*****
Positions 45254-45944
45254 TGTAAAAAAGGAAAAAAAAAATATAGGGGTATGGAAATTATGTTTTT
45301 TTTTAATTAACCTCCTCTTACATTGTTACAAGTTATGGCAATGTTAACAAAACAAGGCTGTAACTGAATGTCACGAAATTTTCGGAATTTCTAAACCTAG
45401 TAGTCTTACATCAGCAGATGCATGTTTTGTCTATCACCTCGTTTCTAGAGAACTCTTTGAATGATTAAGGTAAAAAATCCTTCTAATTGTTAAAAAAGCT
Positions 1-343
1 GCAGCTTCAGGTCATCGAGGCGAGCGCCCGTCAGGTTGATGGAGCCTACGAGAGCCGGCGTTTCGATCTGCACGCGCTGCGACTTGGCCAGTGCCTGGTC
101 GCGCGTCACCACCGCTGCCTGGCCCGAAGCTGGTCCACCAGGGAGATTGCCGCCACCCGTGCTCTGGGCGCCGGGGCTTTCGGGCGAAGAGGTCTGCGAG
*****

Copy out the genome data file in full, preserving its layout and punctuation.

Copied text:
Positions 45254-45944
45254 TGTAAAAAAGGAAAAAAAAAATATAGGGGTATGGAAATTATGTTTTT
45301 TTTTAATTAACCTCCTCTTACATTGTTACAAGTTATGGCAATGTTAACAAAACAAGGCTGTAACTGAATGTCACGAAATTTTCGGAATTTCTAAACCTAG
45401 TAGTCTTACATCAGCAGATGCATGTTTTGTCTATCACCTCGTTTCTAGAGAACTCTTTGAATGATTAAGGTAAAAAATCCTTCTAATTGTTAAAAAAGCT
Positions 1-343
1 GCAGCTTCAGGTCATCGAGGCGAGCGCCCGTCAGGTTGATGGAGCCTACGAGAGCCGGCGTTTCGATCTGCACGCGCTGCGACTTGGCCAGTGCCTGGTC
101 GCGCGTCACCACCGCTGCCTGGCCCGAAGCTGGTCCACCAGGGAGATTGCCGCCACCCGTGCTCTGGGCGCCGGGGCTTTCGGGCGAAGAGGTCTGCGAG